July 11, 2011

Learning by doing

A month ago, I put eggs in the incubator.  I thought I was following the instructions and eagerly awaited 4th of July weekend when they were scheduled to hatch.

About 2 or 3 days before the hatching was scheduled to occur, I thought I was losing my mind because I kept hearing chirping in the kitchen but couldn't figure out where it was coming from.  Then I realized that it was coming from an egg!

Greg didn't believe me. The chirping never happened while he was in the kitchen with me. Until it did. And we both froze and stared at each other with wide eyes. "I TOLD YOU!!! I TOLD YOU!!!" He pretended that I was crazy and that he hadn't heard anything but he was excited too.


I know someone will ask...
That's a folded up cereal box at the bottom of the pic.
I put it in there to separate the RIR
and Ameracauna chicks when they hatched.

Then, the chirpy egg started to hatch, also known as pipping.  The chirps grew louder and more incessant. Through the crack, we could see the chick moving around in the egg.  It was so exciting!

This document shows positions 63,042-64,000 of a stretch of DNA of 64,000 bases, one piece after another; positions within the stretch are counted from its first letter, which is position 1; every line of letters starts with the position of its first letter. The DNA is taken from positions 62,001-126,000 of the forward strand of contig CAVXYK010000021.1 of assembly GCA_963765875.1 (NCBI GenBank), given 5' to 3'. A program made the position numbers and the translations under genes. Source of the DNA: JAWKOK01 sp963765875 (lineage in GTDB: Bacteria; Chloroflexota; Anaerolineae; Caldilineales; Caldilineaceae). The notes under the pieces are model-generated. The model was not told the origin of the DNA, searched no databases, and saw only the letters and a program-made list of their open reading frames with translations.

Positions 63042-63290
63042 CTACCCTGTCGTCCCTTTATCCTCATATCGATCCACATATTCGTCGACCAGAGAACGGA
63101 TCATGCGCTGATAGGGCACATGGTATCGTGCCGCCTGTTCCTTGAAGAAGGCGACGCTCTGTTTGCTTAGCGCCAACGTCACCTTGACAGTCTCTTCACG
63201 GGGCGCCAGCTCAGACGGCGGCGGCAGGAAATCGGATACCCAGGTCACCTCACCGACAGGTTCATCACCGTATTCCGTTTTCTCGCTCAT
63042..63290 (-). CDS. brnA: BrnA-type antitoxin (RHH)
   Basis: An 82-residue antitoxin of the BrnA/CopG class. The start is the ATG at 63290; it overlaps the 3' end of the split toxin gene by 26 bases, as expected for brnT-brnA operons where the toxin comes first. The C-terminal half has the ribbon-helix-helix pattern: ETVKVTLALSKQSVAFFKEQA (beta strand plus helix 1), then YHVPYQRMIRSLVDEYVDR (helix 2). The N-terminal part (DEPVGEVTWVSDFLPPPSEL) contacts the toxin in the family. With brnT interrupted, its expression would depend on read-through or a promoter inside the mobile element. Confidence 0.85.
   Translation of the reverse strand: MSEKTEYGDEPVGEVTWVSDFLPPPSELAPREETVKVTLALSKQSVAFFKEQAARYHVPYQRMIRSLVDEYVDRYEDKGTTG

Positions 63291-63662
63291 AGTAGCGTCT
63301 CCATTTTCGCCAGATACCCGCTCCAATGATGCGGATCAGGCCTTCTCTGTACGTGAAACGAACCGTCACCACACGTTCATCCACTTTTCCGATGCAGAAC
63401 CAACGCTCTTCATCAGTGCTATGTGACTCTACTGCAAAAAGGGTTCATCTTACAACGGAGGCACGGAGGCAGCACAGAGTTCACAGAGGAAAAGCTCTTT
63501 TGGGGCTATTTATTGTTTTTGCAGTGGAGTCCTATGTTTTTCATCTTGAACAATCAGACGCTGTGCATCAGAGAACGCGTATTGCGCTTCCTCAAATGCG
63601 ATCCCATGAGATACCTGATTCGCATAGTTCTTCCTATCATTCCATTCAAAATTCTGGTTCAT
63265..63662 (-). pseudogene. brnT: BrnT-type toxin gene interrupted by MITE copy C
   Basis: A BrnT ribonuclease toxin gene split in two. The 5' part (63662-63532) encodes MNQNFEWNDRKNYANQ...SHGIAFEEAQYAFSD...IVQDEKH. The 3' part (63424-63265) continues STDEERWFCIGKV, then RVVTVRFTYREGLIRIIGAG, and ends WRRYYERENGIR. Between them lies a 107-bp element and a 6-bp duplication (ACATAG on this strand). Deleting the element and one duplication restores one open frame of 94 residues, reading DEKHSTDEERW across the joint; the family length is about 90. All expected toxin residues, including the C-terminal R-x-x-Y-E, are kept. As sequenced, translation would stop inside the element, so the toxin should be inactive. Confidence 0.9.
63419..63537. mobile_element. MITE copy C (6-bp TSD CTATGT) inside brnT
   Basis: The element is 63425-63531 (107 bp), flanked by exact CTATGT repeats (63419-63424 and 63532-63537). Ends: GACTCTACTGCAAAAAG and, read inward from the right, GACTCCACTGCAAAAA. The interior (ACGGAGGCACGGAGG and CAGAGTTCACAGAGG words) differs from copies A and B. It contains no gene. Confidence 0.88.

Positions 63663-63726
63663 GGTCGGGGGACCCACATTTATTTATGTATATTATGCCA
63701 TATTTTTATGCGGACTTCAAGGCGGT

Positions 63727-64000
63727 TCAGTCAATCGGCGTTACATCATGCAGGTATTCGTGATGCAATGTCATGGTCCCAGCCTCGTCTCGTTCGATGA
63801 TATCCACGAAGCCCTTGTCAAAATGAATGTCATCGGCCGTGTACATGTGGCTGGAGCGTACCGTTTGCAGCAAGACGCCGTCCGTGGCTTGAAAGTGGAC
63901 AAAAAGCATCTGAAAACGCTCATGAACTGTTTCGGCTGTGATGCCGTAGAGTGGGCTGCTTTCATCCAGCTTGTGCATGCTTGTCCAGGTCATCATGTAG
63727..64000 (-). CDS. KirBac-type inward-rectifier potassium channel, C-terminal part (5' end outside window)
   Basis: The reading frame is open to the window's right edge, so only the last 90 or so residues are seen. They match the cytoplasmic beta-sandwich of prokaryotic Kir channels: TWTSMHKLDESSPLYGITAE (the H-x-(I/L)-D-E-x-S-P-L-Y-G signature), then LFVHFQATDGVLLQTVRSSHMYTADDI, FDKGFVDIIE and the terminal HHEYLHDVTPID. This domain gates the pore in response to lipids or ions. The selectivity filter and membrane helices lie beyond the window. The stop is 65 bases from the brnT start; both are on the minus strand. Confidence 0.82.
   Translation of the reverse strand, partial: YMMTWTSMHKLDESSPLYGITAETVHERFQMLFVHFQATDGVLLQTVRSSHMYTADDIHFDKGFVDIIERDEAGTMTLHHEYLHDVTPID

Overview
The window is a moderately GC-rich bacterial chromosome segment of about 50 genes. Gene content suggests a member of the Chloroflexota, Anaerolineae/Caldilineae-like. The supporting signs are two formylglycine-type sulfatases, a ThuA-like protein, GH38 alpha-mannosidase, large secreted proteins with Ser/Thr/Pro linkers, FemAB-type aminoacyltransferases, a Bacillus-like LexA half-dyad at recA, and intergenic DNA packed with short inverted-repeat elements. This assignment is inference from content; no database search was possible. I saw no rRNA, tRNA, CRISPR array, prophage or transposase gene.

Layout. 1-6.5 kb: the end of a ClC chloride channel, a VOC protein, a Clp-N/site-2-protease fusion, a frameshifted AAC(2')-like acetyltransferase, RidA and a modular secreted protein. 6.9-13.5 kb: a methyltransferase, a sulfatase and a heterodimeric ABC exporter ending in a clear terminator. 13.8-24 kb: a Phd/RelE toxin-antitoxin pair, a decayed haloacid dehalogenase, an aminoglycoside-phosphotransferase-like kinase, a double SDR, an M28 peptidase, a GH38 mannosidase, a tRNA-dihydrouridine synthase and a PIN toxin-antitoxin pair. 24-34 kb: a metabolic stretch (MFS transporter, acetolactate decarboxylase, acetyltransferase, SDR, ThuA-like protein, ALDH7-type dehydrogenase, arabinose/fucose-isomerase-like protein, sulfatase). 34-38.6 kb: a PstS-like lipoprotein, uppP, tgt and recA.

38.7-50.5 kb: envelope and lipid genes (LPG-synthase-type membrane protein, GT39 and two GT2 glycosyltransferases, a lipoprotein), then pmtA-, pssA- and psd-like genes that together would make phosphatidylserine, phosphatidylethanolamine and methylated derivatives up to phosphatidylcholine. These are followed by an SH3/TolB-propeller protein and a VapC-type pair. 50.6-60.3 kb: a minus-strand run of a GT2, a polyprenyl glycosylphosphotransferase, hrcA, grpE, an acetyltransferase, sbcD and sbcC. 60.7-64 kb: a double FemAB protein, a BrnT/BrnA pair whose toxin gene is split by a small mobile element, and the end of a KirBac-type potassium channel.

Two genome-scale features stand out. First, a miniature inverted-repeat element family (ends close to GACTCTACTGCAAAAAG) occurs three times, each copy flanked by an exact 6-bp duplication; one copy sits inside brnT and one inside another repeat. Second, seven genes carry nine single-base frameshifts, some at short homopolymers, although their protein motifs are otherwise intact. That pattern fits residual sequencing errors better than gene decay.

We got the brooder ready and then waited.

A few things bothered me: there was only one voice chirping when there should have been close to 40 and the chick was no longer making progress with the pipping.

Everything I read was very consistent: Do NOT open the incubator unless the chick is in danger of dieing. Do NOT help the chick unless it is seriously stuck.  So I left the chick alone even though my gut was telling me something was wrong. I wasn't seeing any movement through the crack in the shell and that had me concerned.

The chirping continued for a few more hours. Finally around bedtime, I decided it was time to help the chick, but it was too late and the chick was dead.

What I learned was that there wasn't enough humidity in the incubator so the shell had dried out, trapping the chick inside.

None of the other eggs hatched.

I did several things wrong from the very beginning.
  1. As Greg can attest, I am not a very patient person. I didn't wait long enough to stabilize the incubator temperature before putting the eggs in. 
  2. There were a few high and low temperature fluctuations throughout the incubation.
  3. I did not put the eggs point down in the egg turner.
  4. I did not add water to create humidity during the incubation period.
These are all big issues that caused the chicks to die during incubation.

Sometimes you have to learn by doing. I am sure I will not make these mistakes again.  Yes, I'll try to hatch out chicks again at some point.  I'll probably wait till fall so they will be at laying age just as spring starts and the rest of the hens start laying as well.

No comments:

Post a Comment